Your alveoli are like microscopic balloons, filling with air each time you breathe in. Oxygen from this air is absorbed by blood passing through the surrounding capillaries. This newly oxygenated blood is then delivered through your body by the cardiovascular system—but let’s save that for another article.
Cellular respiration creates energy; but it also creates waste products, including carbon dioxide. This carbon dioxide is contained in deoxygenated blood. When blood passes through the capillaries an exchange occurs—oxygen enters the blood (as mentioned above) and carbon dioxide exits the blood, moving to the air held in the alveoli. This air is then exhaled to expel the carbon dioxide from your body.
How to Keep Your Lungs Healthy
Your lungs are the center of your respiratory system. And healthy lungs are crucial for efficient, healthy breathing. Fortunately, there are a number of steps you can take to keep your lungs healthy and happy.
Lungs are sensitive to smoke and pollutants, and breathing these substances in can be harmful to your lung health. Cigarette smoke, including secondhand smoke, can damage the bronchioles and alveoli in your lungs, making it harder for your body to deliver oxygen to its cells. To avoid this, try to stay away from cigarette smoke and smog. If you are going to be exposed to harsh chemicals, excessive air pollution, or other damaging substances, wear a mask or respirator to filter damaging substances out of the air.
Regular exercise can also help your lungs (and heart) work more efficiently. As you exercise, your lungs and the muscles associated with breathing are working overtime to provide your body oxygen. Even light, daily exercise can strengthen your lungs, heart, and other muscles. The stronger these organs and muscles are, the better your body is at delivering oxygen to its cells.
Respiratory Conditions: Health Factors That Affect Your Lungs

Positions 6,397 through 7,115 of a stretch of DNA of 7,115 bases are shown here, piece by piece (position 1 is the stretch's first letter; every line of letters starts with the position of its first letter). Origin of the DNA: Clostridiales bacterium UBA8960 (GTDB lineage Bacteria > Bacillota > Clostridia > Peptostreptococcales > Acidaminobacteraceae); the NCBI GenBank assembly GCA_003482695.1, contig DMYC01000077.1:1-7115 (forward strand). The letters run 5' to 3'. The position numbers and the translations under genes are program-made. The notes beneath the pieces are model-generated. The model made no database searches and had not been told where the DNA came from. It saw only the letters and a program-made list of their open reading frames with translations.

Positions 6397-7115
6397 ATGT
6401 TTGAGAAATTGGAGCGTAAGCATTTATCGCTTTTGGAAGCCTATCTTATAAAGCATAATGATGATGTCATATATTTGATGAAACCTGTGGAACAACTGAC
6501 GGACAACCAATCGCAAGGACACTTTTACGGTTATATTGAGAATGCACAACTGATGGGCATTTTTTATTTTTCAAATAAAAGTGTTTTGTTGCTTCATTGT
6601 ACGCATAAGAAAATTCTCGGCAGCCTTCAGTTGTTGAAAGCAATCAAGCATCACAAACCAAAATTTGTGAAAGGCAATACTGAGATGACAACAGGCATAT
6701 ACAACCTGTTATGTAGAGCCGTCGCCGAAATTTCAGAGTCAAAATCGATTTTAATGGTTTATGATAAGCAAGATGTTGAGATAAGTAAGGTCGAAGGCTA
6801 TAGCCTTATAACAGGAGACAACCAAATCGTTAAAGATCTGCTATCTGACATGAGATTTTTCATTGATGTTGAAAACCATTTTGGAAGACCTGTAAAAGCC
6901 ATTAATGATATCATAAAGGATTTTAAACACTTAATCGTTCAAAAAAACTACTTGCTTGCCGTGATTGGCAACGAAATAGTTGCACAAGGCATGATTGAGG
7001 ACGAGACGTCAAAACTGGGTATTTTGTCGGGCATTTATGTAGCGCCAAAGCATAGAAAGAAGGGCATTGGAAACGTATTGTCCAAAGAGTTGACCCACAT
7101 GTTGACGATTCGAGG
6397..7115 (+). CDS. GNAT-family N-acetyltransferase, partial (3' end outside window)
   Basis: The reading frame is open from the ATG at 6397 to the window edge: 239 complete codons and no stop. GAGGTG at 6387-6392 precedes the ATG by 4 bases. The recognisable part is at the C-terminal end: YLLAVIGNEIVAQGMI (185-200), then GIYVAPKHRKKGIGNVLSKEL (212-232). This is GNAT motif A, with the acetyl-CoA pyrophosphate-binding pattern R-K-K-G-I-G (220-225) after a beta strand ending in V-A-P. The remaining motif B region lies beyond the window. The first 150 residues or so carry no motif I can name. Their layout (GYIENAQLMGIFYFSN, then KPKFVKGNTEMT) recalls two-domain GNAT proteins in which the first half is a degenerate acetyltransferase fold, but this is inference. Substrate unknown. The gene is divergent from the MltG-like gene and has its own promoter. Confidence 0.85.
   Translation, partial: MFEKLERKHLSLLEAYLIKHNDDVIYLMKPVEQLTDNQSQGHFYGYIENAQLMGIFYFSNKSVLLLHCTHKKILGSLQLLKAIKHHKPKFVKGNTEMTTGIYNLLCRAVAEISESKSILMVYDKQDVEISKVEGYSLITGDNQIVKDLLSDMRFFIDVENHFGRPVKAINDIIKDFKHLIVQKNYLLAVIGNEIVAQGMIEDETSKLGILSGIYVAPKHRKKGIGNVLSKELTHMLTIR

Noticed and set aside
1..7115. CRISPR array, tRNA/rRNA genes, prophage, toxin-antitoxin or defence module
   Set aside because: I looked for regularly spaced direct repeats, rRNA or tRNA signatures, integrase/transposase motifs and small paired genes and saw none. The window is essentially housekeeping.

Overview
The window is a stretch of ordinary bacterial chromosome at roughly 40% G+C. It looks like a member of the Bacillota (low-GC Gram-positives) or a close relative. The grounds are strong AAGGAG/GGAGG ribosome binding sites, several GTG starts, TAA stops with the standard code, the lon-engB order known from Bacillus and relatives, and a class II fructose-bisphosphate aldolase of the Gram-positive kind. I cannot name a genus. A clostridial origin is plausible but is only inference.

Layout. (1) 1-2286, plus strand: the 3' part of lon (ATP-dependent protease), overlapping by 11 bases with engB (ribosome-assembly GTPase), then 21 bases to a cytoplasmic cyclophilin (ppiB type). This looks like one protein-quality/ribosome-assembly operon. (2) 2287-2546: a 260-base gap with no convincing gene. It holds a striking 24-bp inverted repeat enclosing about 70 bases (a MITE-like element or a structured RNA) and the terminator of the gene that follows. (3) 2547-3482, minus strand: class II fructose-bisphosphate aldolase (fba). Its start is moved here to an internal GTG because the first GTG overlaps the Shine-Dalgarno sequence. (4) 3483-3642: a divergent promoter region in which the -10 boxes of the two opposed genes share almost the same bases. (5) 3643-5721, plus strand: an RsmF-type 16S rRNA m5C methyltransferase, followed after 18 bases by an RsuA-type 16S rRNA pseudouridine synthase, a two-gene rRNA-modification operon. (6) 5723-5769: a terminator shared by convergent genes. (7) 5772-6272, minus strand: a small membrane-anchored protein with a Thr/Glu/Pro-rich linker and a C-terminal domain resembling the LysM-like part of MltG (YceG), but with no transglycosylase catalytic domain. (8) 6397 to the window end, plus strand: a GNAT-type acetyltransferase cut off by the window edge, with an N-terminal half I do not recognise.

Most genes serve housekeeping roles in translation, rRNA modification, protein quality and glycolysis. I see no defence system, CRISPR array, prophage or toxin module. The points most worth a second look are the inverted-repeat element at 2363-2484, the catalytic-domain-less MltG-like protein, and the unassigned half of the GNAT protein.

Environmental factors, such as pollutants, aren’t the only things that can affect your respiratory system. Sicknesses, and chronic health conditions can also impact your ability to breathe.
Lung capacity naturally decreases with age, meaning as you get older your lungs become less efficient. For older adults, maintaining lung health through exercise and by avoiding damaging substances is extra important.
Additionally, certain health conditions may require medical assessment and intervention. Whether it’s due to asthma, severe allergies, or a persistent cold, consulting a doctor is often an important step in maintaining the health of your respiratory system. Certain illnesses, such as the common cold and flu, can develop into serious infections and even pneumonia. So if you feel like your respiratory system isn’t working as it should, it’s worth a trip to the doctor.
The Bottom Line: A Healthy Body Needs Healthy Lungs
Breathing is a vital part of life. Without oxygen your cells can’t create energy. And without your cells producing energy most organs, tissues, and other body parts can’t do their job. The brain can only go four minutes without oxygen before it suffers permanent damage.
Needless to say, a healthy respiratory system is indispensable to a healthy lifestyle. So take care of your lungs—you’ve only got two.